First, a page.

Henry County considering penny sales tax increase to ease gridlock

A November 2019 areial photograph shows the gridlock that is common at the Ga. 155 intersection with Interstate 75 in south Henry County. (Hyosub Shin / Hyosub.Shin@ajc.com)
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A November 2019 areial photograph shows the gridlock that is common at the Ga. 155 intersection with Interstate 75 in south Henry County. (Hyosub Shin / Hyosub.Shin@ajc.com)

The sales tax in Henry County could go up a penny next year if a plan to bring a TSPLOST referendum makes it to the Nov. 3 ballot.

Henry County leaders will meet later this month with officials in Stockbridge, McDonough, Hampton, and Locust Grove to begin discussions on whether to seek voter approval to hike the sales tax from 7% to 8% over the next five years. They hope to raise $204 million to address the south metro Atlanta community’s increasing traffic woes.

If approved, the county will join the city of Atlanta and Fulton County, which agreed to raise close to $1 billion in TSPLOST funding in 2016.

“The TSPLOST referendum, if approved by voters, gives our citizens and visitors an opportunity to help move much needed mobility projects that are years away from construction, to earlier time frames,” Henry County Commission Chairwoman June Wood said. “With our significant population and industry growth, Henry County must continue to catch up and get ahead of our mobility option.”

Henry, the metro area’s second fastest-growing county, has struggled to match its infrastructure needs with booming subdivision development and the dozens of warehouses leaders have attracted to build in the community. Much of the county still relies on the two-lane roads that carried traffic back in 1980 when Henry’s population was around 36,200 residents, not the 235,000 who call the area home today.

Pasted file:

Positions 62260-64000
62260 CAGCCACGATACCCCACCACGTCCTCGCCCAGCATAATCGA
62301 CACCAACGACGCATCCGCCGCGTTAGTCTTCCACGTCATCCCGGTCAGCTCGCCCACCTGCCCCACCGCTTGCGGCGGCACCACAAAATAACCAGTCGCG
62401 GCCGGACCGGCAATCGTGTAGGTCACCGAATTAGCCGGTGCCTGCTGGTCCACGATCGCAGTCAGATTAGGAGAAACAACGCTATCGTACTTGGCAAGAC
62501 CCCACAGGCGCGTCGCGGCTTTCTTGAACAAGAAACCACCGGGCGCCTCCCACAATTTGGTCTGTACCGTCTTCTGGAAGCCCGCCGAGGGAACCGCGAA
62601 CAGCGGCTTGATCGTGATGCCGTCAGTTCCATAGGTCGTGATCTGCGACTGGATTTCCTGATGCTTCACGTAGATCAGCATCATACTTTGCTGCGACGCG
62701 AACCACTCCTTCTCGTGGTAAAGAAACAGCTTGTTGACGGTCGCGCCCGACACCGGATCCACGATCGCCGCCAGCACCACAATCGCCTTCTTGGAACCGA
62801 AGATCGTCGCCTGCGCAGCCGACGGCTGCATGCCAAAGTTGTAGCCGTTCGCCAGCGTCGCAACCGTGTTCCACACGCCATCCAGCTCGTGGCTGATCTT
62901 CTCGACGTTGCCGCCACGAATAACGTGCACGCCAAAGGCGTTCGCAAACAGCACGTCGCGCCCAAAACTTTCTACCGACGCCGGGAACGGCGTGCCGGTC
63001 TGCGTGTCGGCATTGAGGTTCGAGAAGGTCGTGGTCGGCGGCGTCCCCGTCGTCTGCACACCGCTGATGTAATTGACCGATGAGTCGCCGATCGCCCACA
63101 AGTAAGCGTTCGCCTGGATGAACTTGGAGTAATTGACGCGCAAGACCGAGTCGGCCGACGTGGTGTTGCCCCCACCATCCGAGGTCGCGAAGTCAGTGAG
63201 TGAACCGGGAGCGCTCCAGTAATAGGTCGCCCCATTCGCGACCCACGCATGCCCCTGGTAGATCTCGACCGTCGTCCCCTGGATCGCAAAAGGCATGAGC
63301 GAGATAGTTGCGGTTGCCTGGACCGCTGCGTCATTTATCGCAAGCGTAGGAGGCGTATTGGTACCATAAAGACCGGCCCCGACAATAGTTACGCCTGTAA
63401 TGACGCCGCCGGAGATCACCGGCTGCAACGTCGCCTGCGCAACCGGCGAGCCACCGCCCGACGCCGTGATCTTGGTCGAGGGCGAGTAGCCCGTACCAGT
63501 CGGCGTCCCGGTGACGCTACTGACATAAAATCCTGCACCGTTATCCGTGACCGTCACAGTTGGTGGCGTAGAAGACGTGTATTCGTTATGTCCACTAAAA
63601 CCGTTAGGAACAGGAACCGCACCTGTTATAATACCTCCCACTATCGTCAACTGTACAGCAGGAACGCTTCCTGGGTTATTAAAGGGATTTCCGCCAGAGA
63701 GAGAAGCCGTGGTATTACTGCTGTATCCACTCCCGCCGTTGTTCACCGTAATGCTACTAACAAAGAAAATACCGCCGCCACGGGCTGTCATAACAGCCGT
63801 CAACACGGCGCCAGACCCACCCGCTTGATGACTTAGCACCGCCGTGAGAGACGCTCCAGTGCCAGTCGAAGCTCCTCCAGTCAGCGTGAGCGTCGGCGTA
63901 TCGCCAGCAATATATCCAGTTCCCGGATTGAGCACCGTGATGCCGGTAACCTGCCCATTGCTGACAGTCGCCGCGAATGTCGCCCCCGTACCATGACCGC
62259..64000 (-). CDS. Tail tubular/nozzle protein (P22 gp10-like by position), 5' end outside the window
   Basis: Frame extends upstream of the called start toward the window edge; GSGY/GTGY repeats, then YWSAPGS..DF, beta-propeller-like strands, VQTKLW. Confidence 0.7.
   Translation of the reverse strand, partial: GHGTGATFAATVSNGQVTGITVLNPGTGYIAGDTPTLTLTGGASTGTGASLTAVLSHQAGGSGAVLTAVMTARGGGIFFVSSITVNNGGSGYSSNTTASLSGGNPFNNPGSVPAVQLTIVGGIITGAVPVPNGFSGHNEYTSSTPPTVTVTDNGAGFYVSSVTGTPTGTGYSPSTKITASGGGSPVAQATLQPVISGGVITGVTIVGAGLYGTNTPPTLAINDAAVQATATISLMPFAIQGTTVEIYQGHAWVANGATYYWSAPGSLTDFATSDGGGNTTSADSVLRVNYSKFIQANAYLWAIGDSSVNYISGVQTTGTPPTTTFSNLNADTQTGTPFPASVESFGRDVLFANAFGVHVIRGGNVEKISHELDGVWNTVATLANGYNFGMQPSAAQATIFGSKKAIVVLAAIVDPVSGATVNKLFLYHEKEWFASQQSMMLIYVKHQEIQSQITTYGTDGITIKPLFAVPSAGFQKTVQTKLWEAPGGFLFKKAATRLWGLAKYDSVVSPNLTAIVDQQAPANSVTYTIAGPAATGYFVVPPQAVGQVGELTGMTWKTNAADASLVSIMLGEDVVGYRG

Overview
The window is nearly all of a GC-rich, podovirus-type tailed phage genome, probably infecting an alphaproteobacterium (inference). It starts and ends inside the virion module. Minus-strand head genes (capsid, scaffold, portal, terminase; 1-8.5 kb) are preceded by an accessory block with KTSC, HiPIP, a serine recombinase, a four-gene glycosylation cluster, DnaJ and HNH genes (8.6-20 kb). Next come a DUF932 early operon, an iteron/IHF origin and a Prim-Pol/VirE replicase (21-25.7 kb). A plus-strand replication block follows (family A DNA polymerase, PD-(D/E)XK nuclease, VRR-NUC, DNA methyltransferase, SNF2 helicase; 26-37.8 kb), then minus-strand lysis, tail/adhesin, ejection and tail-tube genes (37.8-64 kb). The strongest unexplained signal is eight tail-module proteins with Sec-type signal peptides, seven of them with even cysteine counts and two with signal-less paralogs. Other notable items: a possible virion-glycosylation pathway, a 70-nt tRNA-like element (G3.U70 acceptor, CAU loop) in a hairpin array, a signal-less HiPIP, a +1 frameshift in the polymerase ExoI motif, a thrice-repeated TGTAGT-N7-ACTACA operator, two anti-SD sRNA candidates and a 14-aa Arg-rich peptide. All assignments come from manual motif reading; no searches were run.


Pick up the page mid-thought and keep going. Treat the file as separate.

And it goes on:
The County Commission, which is driving the proposal, hopes to have it ready for residents to vote on during this fall’s presidential election. Commissioners are drawing up wish lists of road, bridge, sidewalk and bike path development that could be funded with the proceeds.

Because of state rules on TSPLOSTs, the county would require approval from each of its four cities to get the full 1% increase in the sales tax, Henry’s Planning and Economic Development Director Kirk Toussaint said. Without that support, the maximum the county could collect would be 0.75% of a penny.

Stockbridge Mayor Anthony Ford said chairwoman Wood and the mayor are expected to meet on June 30. He said the Stockbridge City Council will talk about the matter during a work session Tuesday.

“It’s something that is needed,” Ford said of raising funds for transportation. “We need to prepare for the future with infrastructure that matches the growth of the community.”